ST. PAUL — Seat belt use is required in the back seat in Minnesota. Many teens and young adults aren’t buckling up in the back seat, according to the Minnesota Department of Public Safety (DPS) Office of Traffic Safety.
Only three (10 percent) of the 30 back-seat passengers ages 13–24 killed during 2008–2010 were buckled up. Front-seat occupants in this age group are four-to-five times more likely to be belted than those in the back.
While teens and young adults have the worst rear-seat belt compliance, back seat belt use is an issue across age sets. Only 26 percent of the 87 back seat motorists killed in the state during 2008–2010 were belted, compared to nearly 49 percent of the 818 front seat passenger fatalities.
“You can’t have a false sense of security when riding in the back seat, the rules of physics still apply,” says Donna Berger, director of the DPS Office of Traffic Safety. “It’s vital that others in the vehicle speak up and remind everyone to get belted.”
In Minnesota, it’s the law for drivers and passengers in every seat to be belted — unbelted drivers and passengers can be ticketed.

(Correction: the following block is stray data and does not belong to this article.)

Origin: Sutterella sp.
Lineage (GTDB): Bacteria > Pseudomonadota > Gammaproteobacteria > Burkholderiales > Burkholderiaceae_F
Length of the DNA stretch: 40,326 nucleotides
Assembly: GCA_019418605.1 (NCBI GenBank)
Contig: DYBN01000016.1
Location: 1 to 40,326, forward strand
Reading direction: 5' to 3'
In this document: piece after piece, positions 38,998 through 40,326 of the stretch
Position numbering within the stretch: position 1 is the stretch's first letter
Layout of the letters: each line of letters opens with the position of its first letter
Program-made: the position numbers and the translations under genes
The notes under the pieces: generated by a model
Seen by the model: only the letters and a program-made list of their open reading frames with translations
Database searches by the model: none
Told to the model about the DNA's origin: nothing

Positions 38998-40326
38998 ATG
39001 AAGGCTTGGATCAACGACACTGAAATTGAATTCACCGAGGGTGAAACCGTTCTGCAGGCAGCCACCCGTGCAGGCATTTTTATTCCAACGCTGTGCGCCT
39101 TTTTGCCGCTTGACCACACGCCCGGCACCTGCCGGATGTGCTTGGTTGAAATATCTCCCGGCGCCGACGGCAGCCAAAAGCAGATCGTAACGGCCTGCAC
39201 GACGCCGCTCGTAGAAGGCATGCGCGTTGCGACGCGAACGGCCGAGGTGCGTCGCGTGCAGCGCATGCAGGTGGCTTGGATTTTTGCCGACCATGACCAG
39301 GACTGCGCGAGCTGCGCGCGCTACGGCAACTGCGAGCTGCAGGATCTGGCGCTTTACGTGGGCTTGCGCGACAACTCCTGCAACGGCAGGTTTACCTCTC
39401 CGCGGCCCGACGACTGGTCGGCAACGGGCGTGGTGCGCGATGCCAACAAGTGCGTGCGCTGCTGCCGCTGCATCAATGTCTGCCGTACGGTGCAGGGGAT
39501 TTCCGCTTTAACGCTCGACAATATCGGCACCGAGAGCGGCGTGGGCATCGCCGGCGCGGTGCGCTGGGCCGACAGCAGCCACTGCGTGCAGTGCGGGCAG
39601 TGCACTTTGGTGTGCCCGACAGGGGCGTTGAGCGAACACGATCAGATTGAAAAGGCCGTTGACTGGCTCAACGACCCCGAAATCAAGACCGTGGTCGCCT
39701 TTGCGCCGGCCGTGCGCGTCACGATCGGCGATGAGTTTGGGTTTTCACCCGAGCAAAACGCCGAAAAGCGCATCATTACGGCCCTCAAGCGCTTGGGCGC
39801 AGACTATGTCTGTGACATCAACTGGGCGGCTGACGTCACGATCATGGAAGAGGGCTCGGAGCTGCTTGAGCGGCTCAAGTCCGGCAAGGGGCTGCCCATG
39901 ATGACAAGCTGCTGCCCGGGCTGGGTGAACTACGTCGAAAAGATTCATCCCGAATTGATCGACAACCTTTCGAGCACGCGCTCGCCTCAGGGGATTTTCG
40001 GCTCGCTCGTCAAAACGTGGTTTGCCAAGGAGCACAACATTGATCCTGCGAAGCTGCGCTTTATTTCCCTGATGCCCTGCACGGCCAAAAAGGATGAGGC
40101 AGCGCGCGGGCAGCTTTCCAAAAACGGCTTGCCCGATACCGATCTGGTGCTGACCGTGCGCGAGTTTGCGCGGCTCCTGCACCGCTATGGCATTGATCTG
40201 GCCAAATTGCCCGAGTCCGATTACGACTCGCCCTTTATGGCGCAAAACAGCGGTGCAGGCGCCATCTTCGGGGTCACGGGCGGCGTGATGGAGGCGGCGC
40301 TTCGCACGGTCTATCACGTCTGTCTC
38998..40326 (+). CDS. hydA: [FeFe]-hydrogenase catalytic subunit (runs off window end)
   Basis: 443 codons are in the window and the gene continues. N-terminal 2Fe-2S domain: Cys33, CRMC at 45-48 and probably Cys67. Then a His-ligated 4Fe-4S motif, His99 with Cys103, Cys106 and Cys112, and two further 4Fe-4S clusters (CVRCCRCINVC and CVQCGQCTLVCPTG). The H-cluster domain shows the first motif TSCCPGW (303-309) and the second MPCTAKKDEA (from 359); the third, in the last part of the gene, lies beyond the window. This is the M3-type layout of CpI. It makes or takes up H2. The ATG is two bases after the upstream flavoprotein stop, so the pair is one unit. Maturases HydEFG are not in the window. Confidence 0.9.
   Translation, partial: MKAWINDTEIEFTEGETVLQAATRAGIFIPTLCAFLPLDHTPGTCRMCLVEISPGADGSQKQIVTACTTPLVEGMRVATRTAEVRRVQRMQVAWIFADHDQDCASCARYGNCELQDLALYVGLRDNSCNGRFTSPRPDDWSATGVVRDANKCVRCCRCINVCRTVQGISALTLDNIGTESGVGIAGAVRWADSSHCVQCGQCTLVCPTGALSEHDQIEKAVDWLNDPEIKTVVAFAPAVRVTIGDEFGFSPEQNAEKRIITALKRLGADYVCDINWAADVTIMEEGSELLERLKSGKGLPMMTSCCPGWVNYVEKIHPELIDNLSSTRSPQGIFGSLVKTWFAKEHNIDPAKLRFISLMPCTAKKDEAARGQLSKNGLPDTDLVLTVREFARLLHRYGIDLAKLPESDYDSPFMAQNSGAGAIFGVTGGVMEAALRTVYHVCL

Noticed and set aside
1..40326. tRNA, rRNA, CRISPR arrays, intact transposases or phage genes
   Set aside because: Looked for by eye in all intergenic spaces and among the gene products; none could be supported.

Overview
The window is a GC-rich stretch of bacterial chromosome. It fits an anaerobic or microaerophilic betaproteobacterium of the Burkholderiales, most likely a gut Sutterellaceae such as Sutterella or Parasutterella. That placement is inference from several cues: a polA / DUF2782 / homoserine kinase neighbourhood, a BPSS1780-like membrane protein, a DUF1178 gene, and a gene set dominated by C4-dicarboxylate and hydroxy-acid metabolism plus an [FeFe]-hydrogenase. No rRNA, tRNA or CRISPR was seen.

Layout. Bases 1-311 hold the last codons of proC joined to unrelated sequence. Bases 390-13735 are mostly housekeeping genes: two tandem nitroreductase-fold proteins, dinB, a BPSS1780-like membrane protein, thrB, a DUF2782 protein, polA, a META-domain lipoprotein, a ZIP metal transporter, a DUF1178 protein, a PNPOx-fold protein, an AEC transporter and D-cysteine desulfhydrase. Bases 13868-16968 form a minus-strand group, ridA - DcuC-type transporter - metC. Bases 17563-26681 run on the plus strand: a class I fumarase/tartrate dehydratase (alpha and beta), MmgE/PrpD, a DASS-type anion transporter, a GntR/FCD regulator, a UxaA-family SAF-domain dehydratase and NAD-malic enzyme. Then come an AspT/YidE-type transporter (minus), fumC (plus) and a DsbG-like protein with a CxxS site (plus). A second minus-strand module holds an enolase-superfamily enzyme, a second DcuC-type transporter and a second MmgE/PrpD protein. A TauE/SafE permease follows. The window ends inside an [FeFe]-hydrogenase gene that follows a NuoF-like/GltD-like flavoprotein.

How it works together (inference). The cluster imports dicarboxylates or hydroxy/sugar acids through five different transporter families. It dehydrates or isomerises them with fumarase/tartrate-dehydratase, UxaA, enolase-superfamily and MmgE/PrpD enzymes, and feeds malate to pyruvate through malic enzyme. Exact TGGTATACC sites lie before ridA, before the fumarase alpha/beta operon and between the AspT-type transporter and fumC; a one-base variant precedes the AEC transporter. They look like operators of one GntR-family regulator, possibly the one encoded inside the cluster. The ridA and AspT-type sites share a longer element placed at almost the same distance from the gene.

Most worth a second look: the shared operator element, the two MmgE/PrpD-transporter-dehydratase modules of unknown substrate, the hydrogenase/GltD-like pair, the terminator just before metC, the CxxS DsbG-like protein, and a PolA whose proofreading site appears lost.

In a crash, unbelted motorists will often slam into and injure or kill others in the vehicle.
Each year, more than half of the motorists killed in Minnesota crashes aren’t belted — translating to more than 150 deaths and 400 serious injuries annually. Eighty percent of the unbelted deaths occur on Greater Minnesota roads.
Seat Belt Facts and Tips:
Seat belts restrain motorists in the vehicle’s designed protective space, giving them room to live in the event of a crash. Seat belts also keep drivers correctly positioned behind the wheel.
In rollover crashes, unbelted motorists are usually ejected from the vehicle. In less severe crashes, an unbelted motorist may crack teeth out or break their nose on the steering wheel.
Wear lap belts low and snug across the hips; shoulder straps should never be tucked under an arm or behind the back — not only is this unsafe, it is illegal.
Children under age 13 should always ride in the back seat. Children who have outgrown a forward-facing harness restraint should ride in a booster seat until they are 4-feet 9-inches tall.
Pregnant women should wear the lap belt under the stomach, as low on the hips as possible and against the upper thighs. The shoulder belt should rest between the breasts.
Airbags are designed to work with seat belts to keep vehicle occupants in a safe position during a crash — airbags are not effective when the motorist is not belted.